Album Review | Self Release | Review by Marc Higgins | Stars: 5/5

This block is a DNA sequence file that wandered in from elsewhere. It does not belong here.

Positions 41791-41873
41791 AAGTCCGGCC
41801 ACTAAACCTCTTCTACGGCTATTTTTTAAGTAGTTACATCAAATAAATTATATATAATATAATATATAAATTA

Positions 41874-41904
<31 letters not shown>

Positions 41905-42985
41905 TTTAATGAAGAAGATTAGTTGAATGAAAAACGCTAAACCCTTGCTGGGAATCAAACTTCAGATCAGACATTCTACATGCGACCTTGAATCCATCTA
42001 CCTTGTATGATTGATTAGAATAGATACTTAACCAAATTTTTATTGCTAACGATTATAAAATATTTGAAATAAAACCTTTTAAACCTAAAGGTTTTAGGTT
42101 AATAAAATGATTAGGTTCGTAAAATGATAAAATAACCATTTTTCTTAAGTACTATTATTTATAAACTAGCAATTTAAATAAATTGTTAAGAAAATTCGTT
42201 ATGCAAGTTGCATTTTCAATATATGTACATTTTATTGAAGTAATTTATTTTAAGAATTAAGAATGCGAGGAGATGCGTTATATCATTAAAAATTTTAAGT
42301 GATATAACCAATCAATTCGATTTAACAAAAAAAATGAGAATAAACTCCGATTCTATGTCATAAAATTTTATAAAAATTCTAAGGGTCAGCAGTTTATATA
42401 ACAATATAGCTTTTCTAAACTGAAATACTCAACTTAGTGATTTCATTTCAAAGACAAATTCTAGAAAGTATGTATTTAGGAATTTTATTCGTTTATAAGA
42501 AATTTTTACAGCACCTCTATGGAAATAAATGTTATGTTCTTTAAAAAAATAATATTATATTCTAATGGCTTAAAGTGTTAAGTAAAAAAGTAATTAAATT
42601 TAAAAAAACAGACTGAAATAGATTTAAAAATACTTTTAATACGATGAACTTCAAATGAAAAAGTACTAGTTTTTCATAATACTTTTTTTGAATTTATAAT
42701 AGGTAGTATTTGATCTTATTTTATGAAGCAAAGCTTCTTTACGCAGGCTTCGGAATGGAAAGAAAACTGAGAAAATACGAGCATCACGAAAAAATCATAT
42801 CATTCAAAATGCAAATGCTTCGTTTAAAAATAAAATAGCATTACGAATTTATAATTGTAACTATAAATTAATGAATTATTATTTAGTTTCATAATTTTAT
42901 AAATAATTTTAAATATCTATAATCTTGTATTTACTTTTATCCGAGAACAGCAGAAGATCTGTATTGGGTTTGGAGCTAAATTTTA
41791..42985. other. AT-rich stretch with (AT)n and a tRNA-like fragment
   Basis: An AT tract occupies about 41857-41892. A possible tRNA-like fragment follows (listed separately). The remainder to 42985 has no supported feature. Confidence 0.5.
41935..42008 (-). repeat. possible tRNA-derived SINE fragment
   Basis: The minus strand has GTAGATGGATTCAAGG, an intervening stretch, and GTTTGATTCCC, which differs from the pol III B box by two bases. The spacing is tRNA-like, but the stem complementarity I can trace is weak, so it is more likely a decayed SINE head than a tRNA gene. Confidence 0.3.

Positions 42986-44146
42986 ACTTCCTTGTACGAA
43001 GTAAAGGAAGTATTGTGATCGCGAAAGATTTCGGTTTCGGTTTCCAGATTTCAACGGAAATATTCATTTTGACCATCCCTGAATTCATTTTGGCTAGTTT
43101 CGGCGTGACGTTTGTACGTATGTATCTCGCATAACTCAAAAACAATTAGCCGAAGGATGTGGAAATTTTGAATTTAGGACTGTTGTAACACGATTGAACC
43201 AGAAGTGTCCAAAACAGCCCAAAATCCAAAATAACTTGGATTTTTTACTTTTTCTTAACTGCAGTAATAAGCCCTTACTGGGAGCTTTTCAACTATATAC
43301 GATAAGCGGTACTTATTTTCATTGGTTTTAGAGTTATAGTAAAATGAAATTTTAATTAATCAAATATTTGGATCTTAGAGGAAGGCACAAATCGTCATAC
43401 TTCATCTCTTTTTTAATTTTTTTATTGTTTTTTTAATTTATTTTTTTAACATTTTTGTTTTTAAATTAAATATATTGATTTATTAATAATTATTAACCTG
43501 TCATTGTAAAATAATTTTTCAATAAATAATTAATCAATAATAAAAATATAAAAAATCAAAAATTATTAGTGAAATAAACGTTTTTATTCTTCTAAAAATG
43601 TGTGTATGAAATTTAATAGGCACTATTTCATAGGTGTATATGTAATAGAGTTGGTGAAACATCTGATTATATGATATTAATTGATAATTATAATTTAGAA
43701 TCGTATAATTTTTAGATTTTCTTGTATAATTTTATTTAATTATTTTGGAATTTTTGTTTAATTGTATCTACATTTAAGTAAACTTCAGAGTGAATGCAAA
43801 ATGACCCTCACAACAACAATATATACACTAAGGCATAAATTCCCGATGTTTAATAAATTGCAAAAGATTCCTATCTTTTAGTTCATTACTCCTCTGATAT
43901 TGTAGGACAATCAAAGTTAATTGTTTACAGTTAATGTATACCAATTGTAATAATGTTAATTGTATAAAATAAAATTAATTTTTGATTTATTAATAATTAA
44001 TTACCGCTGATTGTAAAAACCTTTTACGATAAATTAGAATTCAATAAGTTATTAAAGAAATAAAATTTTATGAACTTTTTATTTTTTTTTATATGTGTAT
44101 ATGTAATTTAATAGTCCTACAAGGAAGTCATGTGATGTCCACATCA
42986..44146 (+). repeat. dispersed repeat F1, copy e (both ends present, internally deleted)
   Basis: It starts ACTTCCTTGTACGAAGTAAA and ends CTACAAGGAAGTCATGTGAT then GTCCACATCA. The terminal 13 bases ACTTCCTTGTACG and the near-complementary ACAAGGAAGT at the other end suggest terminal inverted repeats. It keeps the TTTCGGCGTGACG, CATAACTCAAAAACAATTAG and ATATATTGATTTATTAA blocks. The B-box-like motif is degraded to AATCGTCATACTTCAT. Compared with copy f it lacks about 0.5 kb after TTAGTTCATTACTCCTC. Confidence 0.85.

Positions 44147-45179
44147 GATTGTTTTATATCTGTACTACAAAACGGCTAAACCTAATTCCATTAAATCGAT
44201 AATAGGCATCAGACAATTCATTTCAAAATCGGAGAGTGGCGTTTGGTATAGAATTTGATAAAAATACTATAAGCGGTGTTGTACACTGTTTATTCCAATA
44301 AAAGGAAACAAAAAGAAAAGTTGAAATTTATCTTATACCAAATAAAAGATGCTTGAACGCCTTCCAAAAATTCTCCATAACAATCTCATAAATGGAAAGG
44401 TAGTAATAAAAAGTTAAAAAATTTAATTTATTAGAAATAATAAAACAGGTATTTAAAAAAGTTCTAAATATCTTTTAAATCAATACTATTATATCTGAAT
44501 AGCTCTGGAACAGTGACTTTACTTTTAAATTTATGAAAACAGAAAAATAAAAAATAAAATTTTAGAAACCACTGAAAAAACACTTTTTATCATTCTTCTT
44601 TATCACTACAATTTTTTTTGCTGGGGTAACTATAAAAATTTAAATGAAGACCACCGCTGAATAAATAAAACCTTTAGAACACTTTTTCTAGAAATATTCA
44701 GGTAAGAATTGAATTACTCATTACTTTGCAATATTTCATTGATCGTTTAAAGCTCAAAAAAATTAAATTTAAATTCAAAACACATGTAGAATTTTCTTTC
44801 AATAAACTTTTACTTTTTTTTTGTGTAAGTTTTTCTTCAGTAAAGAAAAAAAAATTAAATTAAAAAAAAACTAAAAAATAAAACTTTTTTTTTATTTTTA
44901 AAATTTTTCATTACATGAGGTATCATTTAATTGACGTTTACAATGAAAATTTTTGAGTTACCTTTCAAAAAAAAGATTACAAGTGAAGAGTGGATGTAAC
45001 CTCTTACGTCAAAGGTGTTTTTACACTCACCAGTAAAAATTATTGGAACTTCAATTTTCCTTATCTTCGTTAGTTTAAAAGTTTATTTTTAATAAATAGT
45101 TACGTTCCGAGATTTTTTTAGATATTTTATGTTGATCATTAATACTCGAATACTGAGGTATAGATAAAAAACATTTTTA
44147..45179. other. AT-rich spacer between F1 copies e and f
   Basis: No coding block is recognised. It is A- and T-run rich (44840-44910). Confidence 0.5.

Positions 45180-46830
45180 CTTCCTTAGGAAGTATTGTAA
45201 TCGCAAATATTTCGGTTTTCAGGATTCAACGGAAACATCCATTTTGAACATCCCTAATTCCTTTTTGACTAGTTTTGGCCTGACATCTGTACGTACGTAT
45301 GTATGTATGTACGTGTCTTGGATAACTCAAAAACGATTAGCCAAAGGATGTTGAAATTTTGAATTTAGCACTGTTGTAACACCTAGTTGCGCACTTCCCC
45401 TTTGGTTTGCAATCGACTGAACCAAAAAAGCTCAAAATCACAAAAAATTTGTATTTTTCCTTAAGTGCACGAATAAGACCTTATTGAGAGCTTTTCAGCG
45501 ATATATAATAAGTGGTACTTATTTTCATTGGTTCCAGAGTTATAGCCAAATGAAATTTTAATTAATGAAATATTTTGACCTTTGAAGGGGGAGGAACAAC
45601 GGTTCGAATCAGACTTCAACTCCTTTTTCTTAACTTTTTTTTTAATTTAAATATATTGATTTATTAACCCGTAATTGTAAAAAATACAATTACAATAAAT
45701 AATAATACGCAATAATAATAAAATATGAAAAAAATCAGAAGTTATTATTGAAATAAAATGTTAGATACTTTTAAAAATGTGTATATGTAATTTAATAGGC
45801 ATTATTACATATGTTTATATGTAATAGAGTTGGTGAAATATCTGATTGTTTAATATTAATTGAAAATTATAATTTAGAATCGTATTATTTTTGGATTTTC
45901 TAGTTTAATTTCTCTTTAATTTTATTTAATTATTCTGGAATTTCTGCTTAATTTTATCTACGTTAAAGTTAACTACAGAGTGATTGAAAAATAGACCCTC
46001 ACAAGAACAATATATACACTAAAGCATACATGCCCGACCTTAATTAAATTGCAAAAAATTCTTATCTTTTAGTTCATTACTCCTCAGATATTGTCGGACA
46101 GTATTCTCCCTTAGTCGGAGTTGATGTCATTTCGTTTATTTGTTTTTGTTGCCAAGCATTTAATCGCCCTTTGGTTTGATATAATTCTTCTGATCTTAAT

Are We There Yet? conjures up images of fraught and overlong childhood car trips. On the journey from her first release to Are We There Yet fifth album Glasgow based Paisley born singer songwriter Jill Jackson’s voice has deepened and smoothed, maturing like a vintage wine. On the warm “Country of 1954” and the jazzier “My Baby” it is a seductive and enticing instrument, just a touch of vibrato and husk. 1954 adds an ethereal prairie pedal steel, telling the story of Jill’s grandparents meeting. Lyrical mentions of Greyhound Buses and Californian Sunsets create a sense of place in this lifelong love story. “My Baby” its Resonator guitar and piano pulse is infectious foot tapping hot jazz. A distant cousin of the baby that just cares for Nina Simone. Jill’s voice shimmies through jazz as easily as it flows honey like through country. Of course on a song inspired by a love of Benny Goodman the versatile Gustaf Ljunggren swaps his pedal steel for a light as air clarinet. Jackson builds a beautiful song around childhood cries of “Are We There Yet?” on holiday journeys to Blackpool and a love of Buddy Holly. The storytelling and the sound are both seductive. While the songs are separated by time and distance, like Kate Campbell’s “Galaxie 500” Jill uses a car and the radio as touchstones to draw captivating pictures. Finally serves up Doo Wop, Boo Hewerdine on a Ska Organ and a Jazz brass section to deliver a sensitive but swinging ballad that is just a wonder of restraint and grace. As always on this album Jill effortlessly delivers a perfect vocal. “Needle And Thread” is a jazzy feel good song in Imelda May territory with a great chorus on this one take singalong. “Sweet Lullaby” is another of those delicate spiritual ballads that Jill does so well. Her picked guitars and vocal are joined by Kathleen McInnes’ voice and the results are sublime. “Hope and Gasoline” is another reflective, car time travel song that links to the album title as Jill escapes aged 17 in an Electric Blue Vauxhall Cavalier. Layers of players and instruments wrap around Jill’s vocal, again with admirable restraint to create a beautiful song. “Dynamite” is a real air punching song, a brave and anthemic attempt to document overcoming anxiety lying on the bathroom floor. One to jump up and down to, live it should be dynamite indeed. “Goodbye” beautifully commemorates Jill’s Gran and that sense of losing someone. The arrangement is simple, voice, guitar and atmospherics, as the lyrics and Jill Jackson’s singing create such an atmosphere. The loss and emotion in the voice is real and affecting. Are We There Yet? On the strength of this album I’d say yes, definitely. Sympathetic, sensitive players, superb songs and arrangements and Boo Hewerdine’s production mean that Folk, Country, Ska and Jazz Torch Songs blend into a cohesive and captivating whole. Of course through it all runs the emotional husky smooth joy that is Jill’s wonderful voice, both carried and carrying.